COMMENT: Many schools of thought hold that reducing one’s self(-image) increases happiness, and I have stated that a Universal Self-image is equivalent to no Self-image. Therefore, I think Russell’s Self-enlargement is compatible with these views. The key here is conflict. As long as one’s enlargement takes in opposites, all is well. It’s when one enlarges the self by only taking in part of an area that one’s self-image can come into conflict with the other parts that were not identified with, and this can lead to trouble. Put another way, it’s not self, but self-boundaries that are the problem.
The desire to prove [a priori claims] is a form of self-assertion and, like all self-assertion, it is an obstacle to the growth of Self […]. Self-assertion, in philosophic speculation as elsewhere, views the world as a means to its own ends […]. In contemplation, on the contrary, we start from the not-Self, and through its greatness the boundaries of Self are enlarged; through the infinity of the universe the mind which contemplates it achieves some share in infinity.
The true philosophic contemplation, on the contrary, finds its satisfaction in every enlargement of the not-Self, in everything that magnifies the objects contemplated, and thereby the subject contemplating. Everything, in contemplation, that is personal or private, everything that depends upon habit, self-interest, or desire, distorts the object, and hence impairs the union which the intellect seeks. By thus making a barrier between subject and object, such personal and private things become a prison to the intellect. The free intellect will see as God might see, without a here and now, without hopes and fears, without the trammels of customary beliefs and traditional prejudices, calmly, dispassionately, in the sole and exclusive desire of knowledge—knowledge as impersonal, as purely contemplative, as it is possible for man to attain. […]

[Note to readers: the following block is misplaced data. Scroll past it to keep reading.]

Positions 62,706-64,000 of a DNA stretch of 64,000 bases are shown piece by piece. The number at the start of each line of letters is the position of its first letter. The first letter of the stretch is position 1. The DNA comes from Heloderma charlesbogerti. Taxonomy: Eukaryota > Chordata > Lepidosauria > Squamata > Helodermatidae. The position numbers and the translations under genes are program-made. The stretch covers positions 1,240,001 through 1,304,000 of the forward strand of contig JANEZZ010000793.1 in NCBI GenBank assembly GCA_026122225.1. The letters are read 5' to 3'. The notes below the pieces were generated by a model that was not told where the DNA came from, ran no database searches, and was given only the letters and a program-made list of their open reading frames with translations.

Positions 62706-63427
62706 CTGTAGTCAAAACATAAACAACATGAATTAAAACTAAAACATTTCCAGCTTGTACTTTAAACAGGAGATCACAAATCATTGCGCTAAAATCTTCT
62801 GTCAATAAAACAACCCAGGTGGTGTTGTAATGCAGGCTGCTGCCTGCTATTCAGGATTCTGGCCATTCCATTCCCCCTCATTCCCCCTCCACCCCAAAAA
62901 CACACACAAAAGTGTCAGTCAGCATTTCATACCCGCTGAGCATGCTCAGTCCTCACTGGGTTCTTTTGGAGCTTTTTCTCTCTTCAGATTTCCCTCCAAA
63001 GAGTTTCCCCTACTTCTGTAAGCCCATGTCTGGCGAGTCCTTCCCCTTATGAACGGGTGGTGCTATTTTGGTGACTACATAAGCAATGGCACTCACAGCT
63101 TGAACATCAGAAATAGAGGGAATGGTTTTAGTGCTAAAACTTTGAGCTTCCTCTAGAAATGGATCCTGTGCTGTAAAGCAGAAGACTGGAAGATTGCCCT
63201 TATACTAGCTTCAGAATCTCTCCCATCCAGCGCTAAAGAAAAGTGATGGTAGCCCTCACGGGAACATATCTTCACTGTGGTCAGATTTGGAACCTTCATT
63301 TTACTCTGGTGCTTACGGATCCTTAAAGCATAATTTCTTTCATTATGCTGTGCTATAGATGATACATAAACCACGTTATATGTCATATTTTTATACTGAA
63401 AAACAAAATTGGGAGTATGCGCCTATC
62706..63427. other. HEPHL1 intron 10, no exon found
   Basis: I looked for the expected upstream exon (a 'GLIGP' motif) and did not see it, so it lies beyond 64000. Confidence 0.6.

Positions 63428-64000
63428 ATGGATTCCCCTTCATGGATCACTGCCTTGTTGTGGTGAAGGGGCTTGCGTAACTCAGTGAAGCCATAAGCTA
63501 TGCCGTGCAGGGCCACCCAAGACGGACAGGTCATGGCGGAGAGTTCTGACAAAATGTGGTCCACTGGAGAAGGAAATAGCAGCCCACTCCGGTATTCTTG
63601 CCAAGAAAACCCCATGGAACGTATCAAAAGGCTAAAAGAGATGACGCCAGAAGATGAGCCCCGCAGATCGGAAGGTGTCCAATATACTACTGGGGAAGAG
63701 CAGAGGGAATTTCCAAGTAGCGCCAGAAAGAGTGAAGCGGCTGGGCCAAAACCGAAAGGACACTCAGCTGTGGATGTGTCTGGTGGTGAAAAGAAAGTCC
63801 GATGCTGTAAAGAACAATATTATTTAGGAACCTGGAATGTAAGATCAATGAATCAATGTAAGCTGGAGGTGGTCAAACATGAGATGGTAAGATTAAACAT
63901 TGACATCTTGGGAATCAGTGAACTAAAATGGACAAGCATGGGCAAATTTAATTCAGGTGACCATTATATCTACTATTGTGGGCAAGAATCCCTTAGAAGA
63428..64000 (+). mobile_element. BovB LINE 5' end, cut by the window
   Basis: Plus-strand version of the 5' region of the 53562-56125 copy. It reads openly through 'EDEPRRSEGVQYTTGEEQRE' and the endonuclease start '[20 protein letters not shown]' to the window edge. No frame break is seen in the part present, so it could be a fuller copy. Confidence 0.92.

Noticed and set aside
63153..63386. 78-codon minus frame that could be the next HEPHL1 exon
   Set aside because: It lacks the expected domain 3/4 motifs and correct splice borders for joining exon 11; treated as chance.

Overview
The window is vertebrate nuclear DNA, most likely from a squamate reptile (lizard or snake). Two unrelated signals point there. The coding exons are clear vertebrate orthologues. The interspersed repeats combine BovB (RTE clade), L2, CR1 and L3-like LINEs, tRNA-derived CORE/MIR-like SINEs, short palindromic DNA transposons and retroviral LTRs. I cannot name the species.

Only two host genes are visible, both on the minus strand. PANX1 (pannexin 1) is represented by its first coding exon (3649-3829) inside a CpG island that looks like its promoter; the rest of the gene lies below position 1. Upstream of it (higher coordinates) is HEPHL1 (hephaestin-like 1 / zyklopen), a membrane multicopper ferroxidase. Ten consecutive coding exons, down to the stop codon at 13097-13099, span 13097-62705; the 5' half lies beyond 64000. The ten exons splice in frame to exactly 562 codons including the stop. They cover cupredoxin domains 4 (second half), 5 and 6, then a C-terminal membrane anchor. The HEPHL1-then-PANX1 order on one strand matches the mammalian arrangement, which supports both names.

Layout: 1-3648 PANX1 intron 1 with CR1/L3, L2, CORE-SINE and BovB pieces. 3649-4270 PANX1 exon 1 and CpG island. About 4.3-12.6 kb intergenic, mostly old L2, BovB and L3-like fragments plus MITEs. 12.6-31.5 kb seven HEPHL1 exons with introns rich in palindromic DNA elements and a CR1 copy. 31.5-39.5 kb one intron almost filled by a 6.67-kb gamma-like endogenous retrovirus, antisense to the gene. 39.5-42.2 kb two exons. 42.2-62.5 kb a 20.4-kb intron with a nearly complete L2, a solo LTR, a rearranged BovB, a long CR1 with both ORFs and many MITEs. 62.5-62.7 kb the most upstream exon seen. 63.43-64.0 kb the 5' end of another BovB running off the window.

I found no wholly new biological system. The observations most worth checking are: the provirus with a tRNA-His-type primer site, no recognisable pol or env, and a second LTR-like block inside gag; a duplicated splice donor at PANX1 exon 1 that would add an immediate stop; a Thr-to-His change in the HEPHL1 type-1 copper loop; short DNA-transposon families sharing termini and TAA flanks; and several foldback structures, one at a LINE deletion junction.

The Benefits Do Not End There
The mind which has become accustomed to the freedom and impartiality of philosophic contemplation will preserve something of the same freedom and impartiality in the world of action and emotion. It will view its purposes and desires as parts of the whole, with the absence of insistence that results from seeing them as infinitesimal fragments in a world of which all the rest is unaffected by any one man’s deeds. The impartiality which, in contemplation, is the unalloyed desire for truth, is the very same quality of mind which, in action, is justice, and in emotion is that universal love which can be given to all, and not only to those who are judged useful or admirable. Thus contemplation enlarges not only the objects of our thoughts, but also the objects of our actions and our affections: it makes us citizens of the universe, not only of one walled city at war with all the rest. In this citizenship of the universe consists man’s true freedom, and his liberation from the thraldom [sic] of narrow hopes and fears.
This approach to philosophy is fascinating, and turns philosophy into a practice. Russell was not alone in advocating Philosophy as practice — and some argue this was Philosophy’s original aim — but his presentation is the clearest and most concise I’ve read.
If you’re interested in exploring this further, you may find the following useful:
Pierre Hadot’s Philosophy as a Way of Life. Hadot goes in a slightly different direction, exploring specific philosophies as ways of life, but the general approach is similar enough to warrant inclusion here.
There is also an exploration of Hadot’s theme with case studies here.